In Nigeria, little has been achieved in the control of schistosomiasis. This is because the disease is mostly a rural occupational disease affecting those engaged in agriculture or fishing and residents in rural and periurban areas. Associated risk factors also include illiteracy, poor socioeconomic standard, poverty, poor hygiene, and inadequate public infrastructure. The disease is reported to be endemic in some parts of Nigeria with the overall prevalence of 68.60% at Abarma village, Gussau, Zamfara State, Nigeria, and 50.24% in Kura Local Government Area of Kano State, Nigeria. The present study aimed to determine the incidence of urinary schistosomiasis among rice farmers in some selected villages of Kura Local Government Area, Kano, Nigeria.
| Materials and Methods|| |
The study was carried out at the Kura Local Government Area in the Kano state of Nigeria. Kura Local Government Area is one of the 44 Local Government Areas of Kano State Nigeria located in the southern part of the state along the dual carriageway Zaria, Kano Road, at a distance of about 35 km from Kano, the State capital. It is located on longitude 80 25'49 E and latitude 110 46'17 N, which covers an area of about 206 km. 2006 census reported a human population of about 144,601. Kura Local Government lies in the Sudan savanna vegetation belt and is the most extensively irrigated local government in the state due to the introduction of the irrigation system in the area. As an agricultural town, Kura is a town known for the production of foodstuffs and vegetable crops both during the rainy season and dry season. The dry season mostly starts from October to April, while the rainy season begins from April to September with an average annual rainfall of 134.4 mm. 80% of people in Kura Local Government are farmers who are engaged in mixed farming in both the seasons. Some of the crops produced in the area are rice, wheat, maize, millet, Guinea corn, beans, and tomatoes, of which rice is highly cultivated than other crops. Out of the total 10 districts in Kura, three were selected for this study, namely, Dalili, Sarkinkura, and Tanawa.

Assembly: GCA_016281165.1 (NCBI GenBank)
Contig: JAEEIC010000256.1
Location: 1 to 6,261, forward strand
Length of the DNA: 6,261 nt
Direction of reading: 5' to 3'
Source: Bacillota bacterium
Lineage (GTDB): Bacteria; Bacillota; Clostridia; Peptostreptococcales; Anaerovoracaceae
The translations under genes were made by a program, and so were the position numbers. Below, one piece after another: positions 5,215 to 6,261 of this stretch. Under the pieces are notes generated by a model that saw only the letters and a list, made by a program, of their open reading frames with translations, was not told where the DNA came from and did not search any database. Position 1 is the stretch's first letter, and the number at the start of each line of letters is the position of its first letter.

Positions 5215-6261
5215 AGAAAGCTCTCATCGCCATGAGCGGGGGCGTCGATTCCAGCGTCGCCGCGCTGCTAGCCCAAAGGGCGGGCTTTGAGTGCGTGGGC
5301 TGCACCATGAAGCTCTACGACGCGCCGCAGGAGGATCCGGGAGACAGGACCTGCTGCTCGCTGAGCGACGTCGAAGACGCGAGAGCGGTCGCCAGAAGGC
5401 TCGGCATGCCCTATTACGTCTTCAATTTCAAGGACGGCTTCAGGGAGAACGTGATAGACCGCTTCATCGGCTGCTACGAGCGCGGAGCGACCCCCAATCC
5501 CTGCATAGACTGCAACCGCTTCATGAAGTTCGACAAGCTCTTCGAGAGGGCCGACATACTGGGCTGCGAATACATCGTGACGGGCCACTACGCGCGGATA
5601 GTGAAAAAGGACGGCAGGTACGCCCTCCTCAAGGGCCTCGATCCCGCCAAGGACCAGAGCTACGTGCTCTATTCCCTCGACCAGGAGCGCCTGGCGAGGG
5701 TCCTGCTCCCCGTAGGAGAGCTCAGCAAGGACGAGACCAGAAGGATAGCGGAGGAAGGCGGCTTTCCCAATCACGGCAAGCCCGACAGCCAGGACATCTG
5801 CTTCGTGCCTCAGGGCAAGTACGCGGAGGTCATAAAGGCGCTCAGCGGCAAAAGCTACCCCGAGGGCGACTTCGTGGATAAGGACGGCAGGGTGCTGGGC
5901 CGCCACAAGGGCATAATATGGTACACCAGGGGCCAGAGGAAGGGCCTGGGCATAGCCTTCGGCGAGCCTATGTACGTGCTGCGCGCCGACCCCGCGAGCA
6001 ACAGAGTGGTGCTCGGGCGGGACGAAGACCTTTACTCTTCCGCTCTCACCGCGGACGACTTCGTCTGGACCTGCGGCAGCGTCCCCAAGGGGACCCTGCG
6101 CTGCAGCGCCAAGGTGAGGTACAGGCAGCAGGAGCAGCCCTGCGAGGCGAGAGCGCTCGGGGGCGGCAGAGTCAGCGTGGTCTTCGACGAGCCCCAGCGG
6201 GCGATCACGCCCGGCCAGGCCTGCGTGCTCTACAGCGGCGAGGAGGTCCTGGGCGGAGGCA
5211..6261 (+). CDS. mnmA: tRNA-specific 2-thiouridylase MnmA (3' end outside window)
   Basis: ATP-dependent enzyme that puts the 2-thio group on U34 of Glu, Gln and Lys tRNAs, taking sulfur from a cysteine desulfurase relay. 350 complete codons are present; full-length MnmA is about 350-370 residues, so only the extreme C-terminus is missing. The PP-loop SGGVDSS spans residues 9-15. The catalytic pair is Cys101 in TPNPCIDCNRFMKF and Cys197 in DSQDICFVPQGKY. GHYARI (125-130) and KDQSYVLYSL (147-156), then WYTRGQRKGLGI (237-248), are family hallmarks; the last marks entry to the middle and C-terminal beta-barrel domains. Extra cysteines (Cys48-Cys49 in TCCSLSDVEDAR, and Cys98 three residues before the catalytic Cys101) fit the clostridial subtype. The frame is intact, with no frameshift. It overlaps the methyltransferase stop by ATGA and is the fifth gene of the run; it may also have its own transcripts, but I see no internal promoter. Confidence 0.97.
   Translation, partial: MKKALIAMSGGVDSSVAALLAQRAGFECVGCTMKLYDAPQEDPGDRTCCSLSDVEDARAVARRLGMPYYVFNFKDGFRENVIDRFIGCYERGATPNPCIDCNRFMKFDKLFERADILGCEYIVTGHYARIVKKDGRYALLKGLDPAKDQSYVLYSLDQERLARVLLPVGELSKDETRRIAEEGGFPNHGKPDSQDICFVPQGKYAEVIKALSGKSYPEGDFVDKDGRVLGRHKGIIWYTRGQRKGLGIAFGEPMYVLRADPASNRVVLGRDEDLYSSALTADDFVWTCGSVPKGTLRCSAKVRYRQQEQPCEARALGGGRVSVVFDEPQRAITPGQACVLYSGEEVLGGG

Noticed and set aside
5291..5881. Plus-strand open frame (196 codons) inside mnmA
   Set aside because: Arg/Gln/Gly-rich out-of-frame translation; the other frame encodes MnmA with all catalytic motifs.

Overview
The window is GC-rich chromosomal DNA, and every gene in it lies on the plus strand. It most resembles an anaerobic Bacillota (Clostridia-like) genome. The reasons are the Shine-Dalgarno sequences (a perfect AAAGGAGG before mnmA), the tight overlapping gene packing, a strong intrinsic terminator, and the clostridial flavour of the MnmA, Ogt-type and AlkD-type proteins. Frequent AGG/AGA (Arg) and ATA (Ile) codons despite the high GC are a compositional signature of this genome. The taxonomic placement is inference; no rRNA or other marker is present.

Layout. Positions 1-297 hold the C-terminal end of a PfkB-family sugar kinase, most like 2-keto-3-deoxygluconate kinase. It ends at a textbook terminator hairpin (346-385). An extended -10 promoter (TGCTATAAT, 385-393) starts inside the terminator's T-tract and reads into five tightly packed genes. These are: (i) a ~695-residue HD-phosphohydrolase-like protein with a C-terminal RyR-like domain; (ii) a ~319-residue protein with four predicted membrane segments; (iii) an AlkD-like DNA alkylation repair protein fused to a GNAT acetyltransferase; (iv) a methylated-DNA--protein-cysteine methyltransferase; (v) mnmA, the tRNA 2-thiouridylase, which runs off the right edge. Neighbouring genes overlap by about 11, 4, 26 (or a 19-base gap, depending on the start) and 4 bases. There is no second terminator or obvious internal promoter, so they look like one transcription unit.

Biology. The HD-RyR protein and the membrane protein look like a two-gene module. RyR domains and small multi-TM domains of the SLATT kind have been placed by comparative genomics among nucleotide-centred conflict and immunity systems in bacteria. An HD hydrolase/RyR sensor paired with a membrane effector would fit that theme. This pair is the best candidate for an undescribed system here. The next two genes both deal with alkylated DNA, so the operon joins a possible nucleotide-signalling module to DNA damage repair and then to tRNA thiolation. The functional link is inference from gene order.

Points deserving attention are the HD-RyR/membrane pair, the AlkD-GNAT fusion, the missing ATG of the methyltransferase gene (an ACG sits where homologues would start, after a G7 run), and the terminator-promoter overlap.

This was a descriptive, cross-sectional study and the participants were included using a convenient sampling technique among the study population.
The study population consisted of farmers of all age groups in the study area who have volunteered to participate in the study.
Ethical approval was obtained from the Kano State Ministry of Health and the ethical committee of the Kura Local Government Area before the commencement of the study with reference number MOH/OFF/797/T. I/1246. Informed consent was administrated to the Ward Head, District Head, and all participants.
Determination of the sample size
The sample size was determined using the following equation:
28.0% was used as previous prevalence for schistosomiasis infection adopted from Daniel et al.,
n = Minimum sample size
z = Percentage point of standard normal distribution curve, which curve defines 95% confidence interval as 1.96 (constant)
P = Prevalence from previous study = 28.0%
q = 1 - p
d = Maximum sampling error allowed at 95% confidence limit that is 0.05
Therefore, z = 1.96
P = 28.0% = 0.28
q = 1 – p = 1–0.28 = 0.72
n = 309.00
n = 310
A total of 310 respondents were selected using convenient sampling techniques on the basis of the availability and consented participants.
The instrument used for data collection was a structured interviewer-administered questionnaire and in-depth interview guide. The structured interviewer-administered questionnaires consisted of three sections. The first section is dedicated to the participant biodata, the second section assesses the sociodemographic parameters of the respondents, and the third section is medical history of the respondents.
Following administration of the questionnaire, about 10 mL of urine sample was collected at 10:00 and 14:00 h of the day when the body's metabolic activity is relatively high. A total 310 urine samples were collected from the consented rice farmers in three districts Dalili, Sarkin Kura, and Tanawa) in Kura Local Government of Kano State. The urine samples were collected in 20 mL clean and well-labeled specimen bottles from farmers following the collection of urine samples, 5 mL of 10% formal saline was added into the sample, the samples were then placed in a cold box containing ice, and transported to the laboratory for laboratory analysis.